CALLINGTON AND THE RAILWAY
Callington has long felt the need of railway communication. In years gone by it was a busy mining centre, and though the mining industry is not what it was, the town is still an important little place towards which the trade of a large and fertile agricultural community naturally gravitates. Two or three abortive attempts have already been made to construct a railway to it. Sometime in the 1860’s there was a scheme for making a line to Saltash. That fell through unfortunately, and in later years a similar project shares a like unhappy fate. At another time there was a hope that the South-Western line to Plymouth might cross the Tamar, and run down the west bank of the river. This idea was unrealized. It was found to be impossible to ignore the interests of Tavistock as was contemplated in that scheme, and the railway when made took its course along the Devonshire side of the Tamar. Thus it happened that Callington notwithstanding that it once got up some festivities over the cutting of the first sod of the railway which was to be – is still without the means of cheap and rapid communication with the great markets of the country. Now, however there seems a distinct probability that the scheme which has been placed before the public for constructing a light railway from Callington to Saltash to a successful conclusion. The proposed line which joins the Great Western line near the goods yard at Saltash station, will, it is estimated cost about £5,000 per mile to construct. This will give for the 10½ miles a total cost, roughly, of £55,000, in addition 70 acres of land will be required, which, it is thought ought not to cost more than £6,000.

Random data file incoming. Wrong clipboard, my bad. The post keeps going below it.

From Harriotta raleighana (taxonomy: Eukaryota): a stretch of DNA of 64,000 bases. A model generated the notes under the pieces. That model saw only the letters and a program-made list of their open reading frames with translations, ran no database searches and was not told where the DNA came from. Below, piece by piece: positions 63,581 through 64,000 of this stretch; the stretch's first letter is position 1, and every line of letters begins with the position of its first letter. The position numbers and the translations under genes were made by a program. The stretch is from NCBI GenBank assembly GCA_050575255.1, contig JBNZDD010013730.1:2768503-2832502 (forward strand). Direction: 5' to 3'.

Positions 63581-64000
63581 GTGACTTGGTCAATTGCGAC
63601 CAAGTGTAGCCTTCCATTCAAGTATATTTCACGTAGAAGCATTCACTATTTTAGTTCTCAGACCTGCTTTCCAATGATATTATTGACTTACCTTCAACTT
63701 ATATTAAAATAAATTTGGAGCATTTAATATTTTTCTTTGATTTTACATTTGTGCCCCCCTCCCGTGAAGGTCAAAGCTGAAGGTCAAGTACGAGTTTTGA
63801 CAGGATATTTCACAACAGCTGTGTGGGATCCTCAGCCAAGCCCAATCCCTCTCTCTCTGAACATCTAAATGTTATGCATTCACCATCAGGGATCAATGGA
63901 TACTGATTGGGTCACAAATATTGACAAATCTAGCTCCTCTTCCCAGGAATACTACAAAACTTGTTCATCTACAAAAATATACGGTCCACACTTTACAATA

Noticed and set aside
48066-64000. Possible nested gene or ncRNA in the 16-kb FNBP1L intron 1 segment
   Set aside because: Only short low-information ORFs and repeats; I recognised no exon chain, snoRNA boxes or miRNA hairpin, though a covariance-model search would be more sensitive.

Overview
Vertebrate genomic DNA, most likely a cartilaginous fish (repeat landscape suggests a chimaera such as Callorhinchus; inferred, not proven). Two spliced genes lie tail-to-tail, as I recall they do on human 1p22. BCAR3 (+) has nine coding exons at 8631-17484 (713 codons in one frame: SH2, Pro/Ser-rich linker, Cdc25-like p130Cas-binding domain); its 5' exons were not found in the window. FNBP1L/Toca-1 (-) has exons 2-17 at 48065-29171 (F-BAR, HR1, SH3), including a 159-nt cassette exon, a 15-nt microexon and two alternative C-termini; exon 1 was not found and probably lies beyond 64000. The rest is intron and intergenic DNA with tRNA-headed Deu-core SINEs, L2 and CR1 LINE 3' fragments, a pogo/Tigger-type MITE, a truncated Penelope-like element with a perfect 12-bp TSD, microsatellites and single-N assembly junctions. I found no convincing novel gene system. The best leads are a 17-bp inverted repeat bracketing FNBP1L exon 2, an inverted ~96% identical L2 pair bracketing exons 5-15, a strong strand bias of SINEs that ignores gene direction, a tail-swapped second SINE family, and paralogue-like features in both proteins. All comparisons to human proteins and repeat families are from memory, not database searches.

Some changes have been made in the proposed route since the scheme was tentatively placed before the public. After leaving Saltash station, the line will pass under the St. Stephens road and a little further on will go over the road at Burraton by means of a level crossing. At this place about a mile from Saltash, the first stopping place will be made, a second will be at Notter, about three miles from the junction. Passing Botusfleming, and running under the main road near Viverdon Down, the line will approach St. Mellion. From this point it will make a divergence from the route originally suggested and will trend eastward so as to serve the interests of St. Dominick, one of the most fruitful spots on its route. There will be another stopping place for St. Mellion and St. Dominick, but the exact position of it has yet to be determined. After going under the main road from Callington to Tavistock the line will enter the former place on the north side of the town. There will be some rather heavy gradients, the average being about one in fifty. Apart from this the engineering difficulties are not serious; the Great Western Company are understood to regard the project favorably, and next session it is proposed to apply to Parliament for the necessary powers.
A public meeting convened by the Portreeve (Mr. J. Brendon), was held at the Public Hall Callington on Wednesday afternoon, to further consider the proposed railway. Mr. Digby Collins presided over a large attendance, and was supported by Mr. P. W. Meik, M. Inst.C.E., consulting engineer; Mr. E. B. Hanson, M. Inst. C.E.; Mr. Edgar Dudley, land agent; and Mr.E. L. Marsack, solicitor. There were also present Messrs. S. P. Rattenbury, J. W. Lawry, E. P. Kittow, D. Horndon, W. H. Horndon, G. E. Spears, C. J. Brooks, J. Trehane, H. Davis, T. Rickard, E. Philps, W. Grylls, N. Coad (2), J. Venning, W. Lucas, G. Lucas, W. Tamblyn, J. D. Willcock, P. Hambly, A. E. Pearse, J. Martin, H. S. Body, S. S. Davey, W. Sowden, J. Huggins, T. Vosper, W. Rendell, J. Davey, W. Henwood, W. Maddever, R. Stephens, J. Elliott, R. Martin, E. Coumbe, A. Bennett, E. Nicolls, W. Symons, and R. Irwin.